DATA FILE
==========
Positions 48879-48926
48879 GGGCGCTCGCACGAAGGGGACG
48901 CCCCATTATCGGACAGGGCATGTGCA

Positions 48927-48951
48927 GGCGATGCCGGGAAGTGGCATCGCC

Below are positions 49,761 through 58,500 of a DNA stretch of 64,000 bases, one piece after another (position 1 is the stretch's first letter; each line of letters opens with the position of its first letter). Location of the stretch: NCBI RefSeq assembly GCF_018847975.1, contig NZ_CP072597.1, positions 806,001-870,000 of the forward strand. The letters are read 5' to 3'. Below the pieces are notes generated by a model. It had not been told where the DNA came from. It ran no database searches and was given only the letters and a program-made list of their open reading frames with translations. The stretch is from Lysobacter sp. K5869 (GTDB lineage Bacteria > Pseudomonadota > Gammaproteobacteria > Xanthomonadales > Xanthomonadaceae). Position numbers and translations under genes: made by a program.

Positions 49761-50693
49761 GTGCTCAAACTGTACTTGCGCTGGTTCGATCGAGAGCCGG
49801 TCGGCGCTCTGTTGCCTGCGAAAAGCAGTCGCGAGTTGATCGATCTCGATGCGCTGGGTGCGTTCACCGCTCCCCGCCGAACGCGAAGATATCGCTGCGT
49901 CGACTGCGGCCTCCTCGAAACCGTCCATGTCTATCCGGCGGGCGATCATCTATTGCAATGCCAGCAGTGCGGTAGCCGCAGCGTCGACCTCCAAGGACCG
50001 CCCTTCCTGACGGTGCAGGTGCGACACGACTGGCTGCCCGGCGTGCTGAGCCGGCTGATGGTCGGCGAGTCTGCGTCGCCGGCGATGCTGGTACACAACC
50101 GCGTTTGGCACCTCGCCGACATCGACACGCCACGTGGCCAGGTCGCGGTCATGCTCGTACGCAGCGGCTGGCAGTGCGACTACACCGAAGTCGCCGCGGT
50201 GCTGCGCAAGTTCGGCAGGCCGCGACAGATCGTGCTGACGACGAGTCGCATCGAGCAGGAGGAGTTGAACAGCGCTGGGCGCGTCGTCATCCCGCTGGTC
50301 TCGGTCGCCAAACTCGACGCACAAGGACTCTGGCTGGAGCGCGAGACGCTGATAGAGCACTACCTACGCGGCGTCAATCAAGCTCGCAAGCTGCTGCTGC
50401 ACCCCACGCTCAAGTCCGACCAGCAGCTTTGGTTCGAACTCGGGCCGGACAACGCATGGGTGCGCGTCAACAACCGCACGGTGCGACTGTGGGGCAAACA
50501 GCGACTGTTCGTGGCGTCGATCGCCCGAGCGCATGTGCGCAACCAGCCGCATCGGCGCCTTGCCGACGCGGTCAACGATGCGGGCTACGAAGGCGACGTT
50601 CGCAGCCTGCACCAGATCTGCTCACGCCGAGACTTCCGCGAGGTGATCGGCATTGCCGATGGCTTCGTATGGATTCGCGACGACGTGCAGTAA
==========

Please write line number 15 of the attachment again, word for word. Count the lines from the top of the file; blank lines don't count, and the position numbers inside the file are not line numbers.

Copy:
50401 ACCCCACGCTCAAGTCCGACCAGCAGCTTTGGTTCGAACTCGGGCCGGACAACGCATGGGTGCGCGTCAACAACCGCACGGTGCGACTGTGGGGCAAACA